Pollution from carbon emissions is becoming a growing threat to human security and the risks of inaction are severe, a UN panel has warned. It says a changing climate will also exacerbate existing problems.
The UN's expert group, the Intergovernmental Panel on Climate Change (IPCC),published the second part
of its broader Fifth Assessment Report on Monday, containing updated climate forecasts and a stronger warning to governments. It assesses the impacts of climate change, and how vulnerable and adaptable human and natural systems are to it.
The latest report warns that rising carbon emissions will increase the risk of conflict, hunger, floods and migration. The impact of climate change, the IPCC said, would increase with every additional degree that temperatures rise.
"Increasing magnitudes of warming increase the likelihood of severe, pervasive, and irreversible impacts," said the report, unveiled in the Japanese city of Yokohama after a five-day meeting.
It says that risks from climate change are "high to very high" if temperatures increase over 4 degrees Celsius above pre-industrial levels, where it believes the world is now heading, with a "disproportionate" risk if there was a rise of 1 to 2 degrees Celsius.
"Impacts from recent climate-related extremes, such as heat waves, droughts, floods, cyclones and wildfires reveal significant vulnerability and exposure of some ecosystems and many human systems to current climate variability," the report said.Co-author Koko Warner has told DW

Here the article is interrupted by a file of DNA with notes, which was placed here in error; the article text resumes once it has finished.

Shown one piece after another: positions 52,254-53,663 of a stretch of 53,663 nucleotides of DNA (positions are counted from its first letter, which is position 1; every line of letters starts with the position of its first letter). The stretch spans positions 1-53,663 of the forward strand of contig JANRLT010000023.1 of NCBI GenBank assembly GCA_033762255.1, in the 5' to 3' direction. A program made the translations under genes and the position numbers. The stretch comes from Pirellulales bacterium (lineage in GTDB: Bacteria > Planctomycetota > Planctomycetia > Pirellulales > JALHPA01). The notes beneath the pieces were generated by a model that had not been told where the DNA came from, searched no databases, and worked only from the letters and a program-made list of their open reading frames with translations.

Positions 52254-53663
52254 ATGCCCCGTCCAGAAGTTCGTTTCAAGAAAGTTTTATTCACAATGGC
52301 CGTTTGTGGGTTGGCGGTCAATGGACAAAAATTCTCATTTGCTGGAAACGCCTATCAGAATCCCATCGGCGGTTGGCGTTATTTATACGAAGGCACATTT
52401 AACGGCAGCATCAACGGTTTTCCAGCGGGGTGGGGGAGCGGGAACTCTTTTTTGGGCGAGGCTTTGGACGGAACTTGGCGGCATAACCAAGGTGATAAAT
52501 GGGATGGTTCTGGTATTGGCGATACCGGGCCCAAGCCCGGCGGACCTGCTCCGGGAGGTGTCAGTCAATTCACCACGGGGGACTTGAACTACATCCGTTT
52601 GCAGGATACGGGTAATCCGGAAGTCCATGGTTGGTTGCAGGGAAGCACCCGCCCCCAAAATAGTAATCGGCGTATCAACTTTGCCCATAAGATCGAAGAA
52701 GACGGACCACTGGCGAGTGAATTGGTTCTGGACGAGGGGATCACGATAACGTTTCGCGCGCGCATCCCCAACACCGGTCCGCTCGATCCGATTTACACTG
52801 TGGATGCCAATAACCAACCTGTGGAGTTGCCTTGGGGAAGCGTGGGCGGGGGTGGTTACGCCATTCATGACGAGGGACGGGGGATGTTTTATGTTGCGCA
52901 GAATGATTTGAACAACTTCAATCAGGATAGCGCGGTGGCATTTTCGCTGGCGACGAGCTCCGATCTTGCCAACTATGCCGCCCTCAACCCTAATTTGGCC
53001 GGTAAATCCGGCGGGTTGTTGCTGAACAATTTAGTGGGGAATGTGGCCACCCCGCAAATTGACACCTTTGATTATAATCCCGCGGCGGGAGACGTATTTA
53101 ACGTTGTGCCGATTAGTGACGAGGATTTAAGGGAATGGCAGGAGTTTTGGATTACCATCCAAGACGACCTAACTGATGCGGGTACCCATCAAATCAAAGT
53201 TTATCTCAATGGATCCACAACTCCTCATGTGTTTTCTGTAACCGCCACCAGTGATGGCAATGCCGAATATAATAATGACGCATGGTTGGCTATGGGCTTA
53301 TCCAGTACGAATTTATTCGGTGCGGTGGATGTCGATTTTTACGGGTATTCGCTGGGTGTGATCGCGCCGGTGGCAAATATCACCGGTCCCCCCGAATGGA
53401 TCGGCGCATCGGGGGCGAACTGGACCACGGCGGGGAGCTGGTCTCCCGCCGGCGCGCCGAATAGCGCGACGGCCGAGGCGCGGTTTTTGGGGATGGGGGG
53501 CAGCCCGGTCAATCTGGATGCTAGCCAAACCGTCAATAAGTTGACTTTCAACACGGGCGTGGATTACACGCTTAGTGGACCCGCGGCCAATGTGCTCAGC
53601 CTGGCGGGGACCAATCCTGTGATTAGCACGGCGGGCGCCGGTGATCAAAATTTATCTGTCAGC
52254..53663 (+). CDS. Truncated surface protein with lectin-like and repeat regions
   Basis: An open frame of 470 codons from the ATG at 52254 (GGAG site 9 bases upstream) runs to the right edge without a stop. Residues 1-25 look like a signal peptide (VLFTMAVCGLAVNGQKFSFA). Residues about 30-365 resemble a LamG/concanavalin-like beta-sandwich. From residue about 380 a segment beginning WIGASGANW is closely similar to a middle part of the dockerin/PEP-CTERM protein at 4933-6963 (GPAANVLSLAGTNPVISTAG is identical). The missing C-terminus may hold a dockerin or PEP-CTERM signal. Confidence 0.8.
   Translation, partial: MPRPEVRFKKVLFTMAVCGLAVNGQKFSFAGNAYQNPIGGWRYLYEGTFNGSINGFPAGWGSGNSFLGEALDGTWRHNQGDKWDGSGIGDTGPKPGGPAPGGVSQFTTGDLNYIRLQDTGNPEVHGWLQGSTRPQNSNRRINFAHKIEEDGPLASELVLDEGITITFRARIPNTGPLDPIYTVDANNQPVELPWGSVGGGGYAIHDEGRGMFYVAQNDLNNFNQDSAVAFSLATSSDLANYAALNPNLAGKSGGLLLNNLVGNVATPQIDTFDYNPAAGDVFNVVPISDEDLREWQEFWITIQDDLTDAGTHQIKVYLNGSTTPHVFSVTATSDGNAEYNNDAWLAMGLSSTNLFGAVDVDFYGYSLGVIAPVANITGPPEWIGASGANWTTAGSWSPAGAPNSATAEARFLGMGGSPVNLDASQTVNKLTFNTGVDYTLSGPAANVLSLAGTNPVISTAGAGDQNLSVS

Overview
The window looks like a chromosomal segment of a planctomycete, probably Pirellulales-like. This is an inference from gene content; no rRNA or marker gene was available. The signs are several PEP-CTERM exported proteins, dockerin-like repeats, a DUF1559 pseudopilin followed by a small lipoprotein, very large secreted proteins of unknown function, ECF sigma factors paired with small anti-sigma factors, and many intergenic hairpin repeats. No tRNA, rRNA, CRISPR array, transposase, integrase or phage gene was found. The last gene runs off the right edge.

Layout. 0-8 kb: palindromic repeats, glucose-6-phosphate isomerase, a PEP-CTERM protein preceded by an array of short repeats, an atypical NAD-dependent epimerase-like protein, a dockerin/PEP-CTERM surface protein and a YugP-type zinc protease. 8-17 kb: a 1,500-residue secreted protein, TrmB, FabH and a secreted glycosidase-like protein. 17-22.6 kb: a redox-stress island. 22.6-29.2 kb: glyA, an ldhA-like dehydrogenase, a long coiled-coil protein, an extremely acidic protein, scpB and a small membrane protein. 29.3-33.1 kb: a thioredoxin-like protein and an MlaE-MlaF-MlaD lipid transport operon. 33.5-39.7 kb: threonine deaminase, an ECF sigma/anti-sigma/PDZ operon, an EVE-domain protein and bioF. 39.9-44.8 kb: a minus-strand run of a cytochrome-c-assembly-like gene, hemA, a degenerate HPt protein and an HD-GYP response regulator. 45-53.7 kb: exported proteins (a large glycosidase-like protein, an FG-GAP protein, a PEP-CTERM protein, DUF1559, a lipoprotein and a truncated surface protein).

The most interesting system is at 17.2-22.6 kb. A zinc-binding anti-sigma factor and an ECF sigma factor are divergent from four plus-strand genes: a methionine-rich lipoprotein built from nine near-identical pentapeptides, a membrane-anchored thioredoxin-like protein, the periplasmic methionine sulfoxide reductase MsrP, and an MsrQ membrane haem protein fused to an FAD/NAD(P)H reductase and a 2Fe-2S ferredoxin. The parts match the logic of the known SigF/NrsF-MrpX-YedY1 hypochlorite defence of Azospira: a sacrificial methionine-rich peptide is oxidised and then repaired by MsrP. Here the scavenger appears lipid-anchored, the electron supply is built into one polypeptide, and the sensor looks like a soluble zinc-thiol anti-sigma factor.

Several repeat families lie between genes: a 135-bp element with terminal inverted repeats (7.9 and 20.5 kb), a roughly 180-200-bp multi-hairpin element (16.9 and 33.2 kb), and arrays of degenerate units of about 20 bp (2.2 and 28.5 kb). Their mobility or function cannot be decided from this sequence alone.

that politicians need to take decisive action.
"In the past the message has been - we have climate change, it is real, it is established in scientific evidence. So now, society has to adjust. What we are finding, is of course we will adjust," Warner said.
"But there are consequences and tradeoffs. Our decisions or lack of decisions set the trajectory for society - if decision-makers take no decisions, we will still be on a trajectory for certain climate change impacts that we may or may not be able to deal with in society," said Warner.
Global warming could drive conflict
The document builds on previous IPCC forecasts that global temperatures will rise 0.3-4.8 degrees Celsius (0.5-8.6 degrees Fahrenheit) this century, on top of about 0.7 degrees Celsius since the Industrial Revolution. The new report predicts that warming of around 2 degrees Celsius over pre-industrial times could cost between 0.2 and 2.0 percent of global annual income.
"In many cases, we are not prepared for the climate-related risks that we already face," said Vincente Barros, IPCC working group co-chair.
The report says danger could be significantly reduced if greenhouse gas emissions were to be cut swiftly, but countries would nonetheless have to act to make their public utilities more climate resilient. It suggests reducing water wastage, creating more parks, and preventing people from settling in areas prone to extreme weather events.
The IPCC says that climate change could drive conflict and unrest due to migration from areas that become uninhabitable. Poor, tropical nations would be hit harder than wealthier countries in more temperate areas.
A third stage of the IPCC's fifth overall assessment since its formation in 1998 is due to be released in Berlin in April. It will focus on mitigation of climate change. Last September, an IPCC reportput the blame on humans
for global warming, saying it had led to a faster-than-predicted rise in sea levels.
jr/msh (dpa, AFP, AP)